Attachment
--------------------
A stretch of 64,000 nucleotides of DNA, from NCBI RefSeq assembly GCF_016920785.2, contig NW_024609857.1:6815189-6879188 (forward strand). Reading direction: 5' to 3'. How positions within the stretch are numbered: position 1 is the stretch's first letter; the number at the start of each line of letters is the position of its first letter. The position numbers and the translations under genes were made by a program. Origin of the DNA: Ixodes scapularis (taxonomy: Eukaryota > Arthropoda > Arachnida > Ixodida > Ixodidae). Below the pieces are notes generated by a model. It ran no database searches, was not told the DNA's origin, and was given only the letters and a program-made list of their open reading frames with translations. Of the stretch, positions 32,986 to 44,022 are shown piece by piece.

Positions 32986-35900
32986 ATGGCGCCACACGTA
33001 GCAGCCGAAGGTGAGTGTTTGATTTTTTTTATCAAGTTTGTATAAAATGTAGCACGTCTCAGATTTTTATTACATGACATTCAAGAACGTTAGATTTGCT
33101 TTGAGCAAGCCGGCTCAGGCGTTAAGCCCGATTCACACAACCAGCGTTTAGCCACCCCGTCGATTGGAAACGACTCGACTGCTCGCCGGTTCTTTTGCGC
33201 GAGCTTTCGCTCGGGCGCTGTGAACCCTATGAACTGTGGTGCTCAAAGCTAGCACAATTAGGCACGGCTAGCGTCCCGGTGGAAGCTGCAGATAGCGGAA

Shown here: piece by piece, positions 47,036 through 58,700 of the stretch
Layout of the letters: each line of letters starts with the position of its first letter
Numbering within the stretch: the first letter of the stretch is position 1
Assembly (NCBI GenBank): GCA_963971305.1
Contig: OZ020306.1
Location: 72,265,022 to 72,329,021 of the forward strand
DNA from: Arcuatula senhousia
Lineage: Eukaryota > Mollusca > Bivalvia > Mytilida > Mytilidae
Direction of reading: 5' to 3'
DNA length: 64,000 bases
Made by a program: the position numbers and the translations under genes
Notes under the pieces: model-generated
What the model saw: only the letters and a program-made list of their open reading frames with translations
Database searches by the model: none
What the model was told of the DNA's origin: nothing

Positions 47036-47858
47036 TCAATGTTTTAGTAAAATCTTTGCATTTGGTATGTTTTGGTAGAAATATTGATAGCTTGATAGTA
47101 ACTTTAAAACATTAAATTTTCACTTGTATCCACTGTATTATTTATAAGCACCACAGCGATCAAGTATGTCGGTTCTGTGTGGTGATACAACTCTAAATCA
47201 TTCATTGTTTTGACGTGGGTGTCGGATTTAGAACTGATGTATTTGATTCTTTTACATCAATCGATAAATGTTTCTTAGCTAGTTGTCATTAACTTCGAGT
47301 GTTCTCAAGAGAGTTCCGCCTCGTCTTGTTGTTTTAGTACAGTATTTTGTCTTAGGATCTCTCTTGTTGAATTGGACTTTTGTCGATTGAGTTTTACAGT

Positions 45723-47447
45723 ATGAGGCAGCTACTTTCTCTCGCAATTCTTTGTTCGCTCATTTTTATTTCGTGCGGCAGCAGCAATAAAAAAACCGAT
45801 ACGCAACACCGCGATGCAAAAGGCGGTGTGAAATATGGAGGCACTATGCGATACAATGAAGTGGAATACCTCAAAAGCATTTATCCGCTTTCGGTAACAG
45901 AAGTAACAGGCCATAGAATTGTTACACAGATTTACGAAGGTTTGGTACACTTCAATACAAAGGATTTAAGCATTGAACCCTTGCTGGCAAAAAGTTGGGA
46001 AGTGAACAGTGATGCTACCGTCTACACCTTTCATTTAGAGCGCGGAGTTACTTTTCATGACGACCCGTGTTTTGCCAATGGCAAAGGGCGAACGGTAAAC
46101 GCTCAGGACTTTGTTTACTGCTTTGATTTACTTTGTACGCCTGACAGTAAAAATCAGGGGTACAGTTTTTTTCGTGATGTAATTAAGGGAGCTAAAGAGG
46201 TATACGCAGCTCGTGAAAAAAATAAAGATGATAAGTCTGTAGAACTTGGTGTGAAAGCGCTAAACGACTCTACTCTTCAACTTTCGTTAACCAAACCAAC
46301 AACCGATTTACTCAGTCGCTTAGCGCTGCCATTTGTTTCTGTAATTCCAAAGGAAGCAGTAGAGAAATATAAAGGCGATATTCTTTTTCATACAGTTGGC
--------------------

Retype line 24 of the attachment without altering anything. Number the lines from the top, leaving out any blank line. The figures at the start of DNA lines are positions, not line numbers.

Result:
47101 ACTTTAAAACATTAAATTTTCACTTGTATCCACTGTATTATTTATAAGCACCACAGCGATCAAGTATGTCGGTTCTGTGTGGTGATACAACTCTAAATCA